Iranian media commentators are refusing to take seriously a claim in the American news magazine The New Yorker that US special forces are operating in Iran targeting military sites as a prelude to a possible military strike.
The report by the journalist Seymour Hersh is viewed as a part of a campaign of psychological warfare against Tehran, and is also seen as reflecting a split within US security circles.
"Although America is the biggest enemy of Iran...this [report] is bombast and a big lie," says the conservative daily Siyasat-e-Ruz.
"Certain groups in Iran and America have launched a campaign of psychological warfare to show the economic and military presence of America in the country in order to deprive Iranians from their power of electoral manoeuvre in the next election."
Iranians are due to vote in an election for a new president later this year.
Another conservative daily, Resalat, also believes the report is part of "the massive negative propaganda of imperialist media against the Islamic Republic of Iran".
"America cannot invade Iran like Iraq and Afghanistan, since American strategists know that there is an unbreakable link between the people and the political system," it warns.
"The secret of the Islamic Republic's success against enemy plots and threats is the fact that the people are always present to defend the achievements of the Islamic Revolution."
The reformist Shargh quotes analysts as saying the Hersh report "proves that the CIA and Pentagon are at loggerheads and that the information in the report was leaked by the CIA".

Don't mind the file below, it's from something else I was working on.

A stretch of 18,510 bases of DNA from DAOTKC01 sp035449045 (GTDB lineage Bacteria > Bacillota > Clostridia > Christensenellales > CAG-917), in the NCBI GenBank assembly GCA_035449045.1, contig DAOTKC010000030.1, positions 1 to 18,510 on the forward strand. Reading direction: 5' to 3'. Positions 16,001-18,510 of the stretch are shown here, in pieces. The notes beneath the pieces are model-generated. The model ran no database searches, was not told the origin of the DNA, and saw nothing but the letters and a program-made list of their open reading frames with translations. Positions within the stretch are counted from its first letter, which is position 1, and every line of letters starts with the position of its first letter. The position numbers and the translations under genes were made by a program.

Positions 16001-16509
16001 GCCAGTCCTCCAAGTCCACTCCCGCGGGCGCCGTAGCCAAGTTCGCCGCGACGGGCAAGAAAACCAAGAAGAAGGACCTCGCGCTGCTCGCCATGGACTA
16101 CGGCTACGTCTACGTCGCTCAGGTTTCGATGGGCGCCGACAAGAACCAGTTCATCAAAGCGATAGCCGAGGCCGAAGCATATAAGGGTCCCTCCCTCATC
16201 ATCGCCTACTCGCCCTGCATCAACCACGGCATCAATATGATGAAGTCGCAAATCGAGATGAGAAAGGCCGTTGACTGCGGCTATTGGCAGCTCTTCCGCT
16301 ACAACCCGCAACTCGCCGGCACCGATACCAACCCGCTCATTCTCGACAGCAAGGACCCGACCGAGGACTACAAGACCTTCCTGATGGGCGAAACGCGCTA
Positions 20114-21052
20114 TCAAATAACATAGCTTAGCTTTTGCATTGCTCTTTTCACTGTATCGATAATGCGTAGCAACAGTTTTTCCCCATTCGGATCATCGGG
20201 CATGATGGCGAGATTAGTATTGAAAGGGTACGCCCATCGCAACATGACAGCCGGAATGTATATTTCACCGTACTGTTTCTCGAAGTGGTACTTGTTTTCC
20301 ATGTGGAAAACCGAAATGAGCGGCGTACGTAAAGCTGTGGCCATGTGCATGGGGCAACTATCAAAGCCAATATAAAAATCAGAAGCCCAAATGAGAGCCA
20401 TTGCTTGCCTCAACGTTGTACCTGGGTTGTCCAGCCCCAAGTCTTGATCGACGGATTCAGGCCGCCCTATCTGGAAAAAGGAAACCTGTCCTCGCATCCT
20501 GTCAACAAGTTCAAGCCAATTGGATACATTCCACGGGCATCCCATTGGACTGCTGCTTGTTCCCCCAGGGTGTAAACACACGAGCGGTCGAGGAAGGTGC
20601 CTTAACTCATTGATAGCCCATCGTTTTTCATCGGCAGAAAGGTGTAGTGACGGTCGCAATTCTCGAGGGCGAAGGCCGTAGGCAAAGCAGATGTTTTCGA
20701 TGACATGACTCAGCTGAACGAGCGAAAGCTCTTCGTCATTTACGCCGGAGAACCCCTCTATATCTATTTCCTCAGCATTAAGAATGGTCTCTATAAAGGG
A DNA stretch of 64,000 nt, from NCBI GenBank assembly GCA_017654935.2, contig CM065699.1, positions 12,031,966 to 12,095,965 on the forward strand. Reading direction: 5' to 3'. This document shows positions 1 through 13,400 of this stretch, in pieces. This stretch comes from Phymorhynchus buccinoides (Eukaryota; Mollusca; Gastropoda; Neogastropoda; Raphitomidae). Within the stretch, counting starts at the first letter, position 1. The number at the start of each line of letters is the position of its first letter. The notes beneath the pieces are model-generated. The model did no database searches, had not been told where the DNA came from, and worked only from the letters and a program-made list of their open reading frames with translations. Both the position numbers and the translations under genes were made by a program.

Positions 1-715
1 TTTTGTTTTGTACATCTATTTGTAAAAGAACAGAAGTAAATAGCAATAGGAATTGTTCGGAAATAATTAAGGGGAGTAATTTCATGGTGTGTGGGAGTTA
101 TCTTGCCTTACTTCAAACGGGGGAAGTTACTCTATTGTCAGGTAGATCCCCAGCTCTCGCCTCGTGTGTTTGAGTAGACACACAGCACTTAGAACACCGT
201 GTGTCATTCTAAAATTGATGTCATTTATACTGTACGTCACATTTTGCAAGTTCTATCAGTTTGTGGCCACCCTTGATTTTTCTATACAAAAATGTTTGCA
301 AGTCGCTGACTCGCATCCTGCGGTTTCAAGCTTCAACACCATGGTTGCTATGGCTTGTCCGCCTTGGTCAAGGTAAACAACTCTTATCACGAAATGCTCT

Linking the story to the efforts by EU countries to get Tehran to curtail its nuclear activities, Shargh warns them that "they cannot expect any guarantee from Iran in mutual confidence-building if they cannot guarantee that their pledges are supported or at least respected by the US".
An Iranian radio commentator believes that the new US Secretary of State Condoleezza Rice will find it hard to up the ante against Tehran, despite what he described as her "hostile" remarks before the Senate Foreign Policy Committee.
"Besides supporting the Europeans' talks with Iran, Rice could offer no alternative...This is the reason for the Americans' decision not to oppose the European initiative to maintain talks and constructive interaction with Iran. America has no other tool at its disposal to deal with Iran," the commentator continues.
Noting that Ms Rice spoke of Washington's desire "to mend its strained relations with the rest of the world", the commentator concludes: "Contrary to her harsh slogans against Iran, in practice she may be compelled to adjust America's hostile policies against our country."
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